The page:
The Effect of Pretreatment with the Hydroalcoholic Extract of Ginger on the Modulation of Dopamine D2 Receptor Agonist and Antagonist Impacts on Pain Sensitivity in Male Rats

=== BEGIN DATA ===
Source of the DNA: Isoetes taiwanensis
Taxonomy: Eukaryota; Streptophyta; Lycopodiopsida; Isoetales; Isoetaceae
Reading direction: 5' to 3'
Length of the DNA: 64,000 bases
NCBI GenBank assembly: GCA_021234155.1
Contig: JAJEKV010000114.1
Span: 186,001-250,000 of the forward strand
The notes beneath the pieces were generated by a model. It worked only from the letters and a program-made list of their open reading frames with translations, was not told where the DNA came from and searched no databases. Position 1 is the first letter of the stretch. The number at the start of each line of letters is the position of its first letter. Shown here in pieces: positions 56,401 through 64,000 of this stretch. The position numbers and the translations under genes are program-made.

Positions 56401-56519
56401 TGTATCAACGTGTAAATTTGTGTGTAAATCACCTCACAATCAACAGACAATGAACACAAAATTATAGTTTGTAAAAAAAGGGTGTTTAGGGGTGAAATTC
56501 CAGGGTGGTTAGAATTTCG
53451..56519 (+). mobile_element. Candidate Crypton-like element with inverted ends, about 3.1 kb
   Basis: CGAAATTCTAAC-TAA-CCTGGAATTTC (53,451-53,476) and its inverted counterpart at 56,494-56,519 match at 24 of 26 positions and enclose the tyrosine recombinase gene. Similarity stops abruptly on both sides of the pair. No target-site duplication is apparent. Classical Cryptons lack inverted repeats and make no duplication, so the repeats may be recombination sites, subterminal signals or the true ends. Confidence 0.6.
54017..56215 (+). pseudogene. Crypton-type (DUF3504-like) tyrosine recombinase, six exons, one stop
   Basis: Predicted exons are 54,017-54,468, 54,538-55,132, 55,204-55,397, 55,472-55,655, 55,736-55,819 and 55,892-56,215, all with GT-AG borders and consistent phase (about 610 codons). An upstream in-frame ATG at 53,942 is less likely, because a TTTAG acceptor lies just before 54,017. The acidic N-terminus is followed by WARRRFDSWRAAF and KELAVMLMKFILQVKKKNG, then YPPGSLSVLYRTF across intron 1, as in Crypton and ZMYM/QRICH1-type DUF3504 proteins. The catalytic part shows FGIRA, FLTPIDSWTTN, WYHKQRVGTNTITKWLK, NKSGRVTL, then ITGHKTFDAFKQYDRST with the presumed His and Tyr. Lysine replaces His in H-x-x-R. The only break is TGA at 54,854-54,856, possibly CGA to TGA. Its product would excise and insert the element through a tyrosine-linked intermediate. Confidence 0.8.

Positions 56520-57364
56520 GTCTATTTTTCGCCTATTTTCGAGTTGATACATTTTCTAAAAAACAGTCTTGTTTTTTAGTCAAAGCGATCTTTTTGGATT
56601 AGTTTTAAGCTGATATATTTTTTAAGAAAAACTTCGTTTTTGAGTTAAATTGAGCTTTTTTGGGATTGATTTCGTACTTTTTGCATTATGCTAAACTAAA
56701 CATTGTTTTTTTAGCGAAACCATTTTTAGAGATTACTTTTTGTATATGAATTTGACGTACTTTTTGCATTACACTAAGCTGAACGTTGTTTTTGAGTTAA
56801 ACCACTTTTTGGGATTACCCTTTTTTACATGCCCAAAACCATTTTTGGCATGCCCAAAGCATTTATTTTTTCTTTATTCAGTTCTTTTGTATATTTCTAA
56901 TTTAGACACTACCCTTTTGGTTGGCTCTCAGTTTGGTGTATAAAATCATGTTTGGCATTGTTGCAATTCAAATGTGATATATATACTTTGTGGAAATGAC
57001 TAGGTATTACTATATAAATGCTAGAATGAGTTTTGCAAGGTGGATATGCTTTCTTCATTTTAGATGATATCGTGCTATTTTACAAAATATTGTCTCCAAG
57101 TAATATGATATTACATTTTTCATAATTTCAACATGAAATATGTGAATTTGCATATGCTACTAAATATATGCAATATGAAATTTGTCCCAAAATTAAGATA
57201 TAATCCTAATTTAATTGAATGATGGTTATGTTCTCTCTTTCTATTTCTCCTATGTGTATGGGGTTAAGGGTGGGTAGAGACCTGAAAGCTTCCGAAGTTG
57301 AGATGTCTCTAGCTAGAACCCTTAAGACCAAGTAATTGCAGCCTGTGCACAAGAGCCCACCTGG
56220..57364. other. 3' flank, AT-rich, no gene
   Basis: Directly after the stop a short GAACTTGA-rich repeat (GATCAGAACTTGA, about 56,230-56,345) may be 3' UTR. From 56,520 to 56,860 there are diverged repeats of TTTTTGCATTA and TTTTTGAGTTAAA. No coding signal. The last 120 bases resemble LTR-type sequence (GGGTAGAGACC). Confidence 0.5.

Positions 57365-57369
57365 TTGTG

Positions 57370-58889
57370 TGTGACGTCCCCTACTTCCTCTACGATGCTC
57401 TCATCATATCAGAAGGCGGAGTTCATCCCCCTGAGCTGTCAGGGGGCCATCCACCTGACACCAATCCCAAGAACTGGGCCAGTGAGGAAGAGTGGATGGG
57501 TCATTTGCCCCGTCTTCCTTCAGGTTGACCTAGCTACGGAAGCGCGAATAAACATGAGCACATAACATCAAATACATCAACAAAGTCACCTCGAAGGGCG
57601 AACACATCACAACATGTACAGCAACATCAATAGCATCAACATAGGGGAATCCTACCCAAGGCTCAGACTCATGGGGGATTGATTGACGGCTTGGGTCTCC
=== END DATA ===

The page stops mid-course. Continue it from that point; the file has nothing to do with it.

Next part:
AbstractBackground and Aim: Zingiber officinale (ginger) extract increased dopamine concentration in various brain areas. Therefore, the present study aimed to investigate how ginger extract can affect the efficiency of D2 receptor agonist (bromocriptine) and antagonist (chlorpromazine) on pain sensitivity in rats. Materials and Methods: Forty-eight adult male rats in standard conditions divided into eight groups, i.e. the control, the ginger sham1, sham2, ginger, bromocriptine 10 or 30 µM + ginger, and chlorpromazine 20 or 40 µM + ginger. The cannulation of the lateral ventricle was conducted unilaterally by the stereotaxic procedure. A pain sensitivity test was carried out in all the groups by formalin test on the 16th day. Results: The results of this study indicated that ginger could remarkablly (P<0.01) reduce pain sensitivity in all stages of the formalin test. As the data revealed, bromocriptine 10 or 30 µg/rat and chlorpromazine 20 or 40 µg/rat significantly (P<0.01) decreased the pain sensitivity in all phases of the formalin test in comparison with the control and sham groups. However, chlorpromazine 20 or 40 µg/rat noticeably (P<0.01) increased the pain sensitivity when compared to ginger and bromocriptine groups. Conclusion: According to the results of the present study, ginger mimics the analgesic effect of bromocriptine. Moreover, ginger has attenuated the hyperalgesic effect of chlorpromazine. It seems that ginger has a synergistic effect with the analgesic effect of the dopamine D2 receptor.
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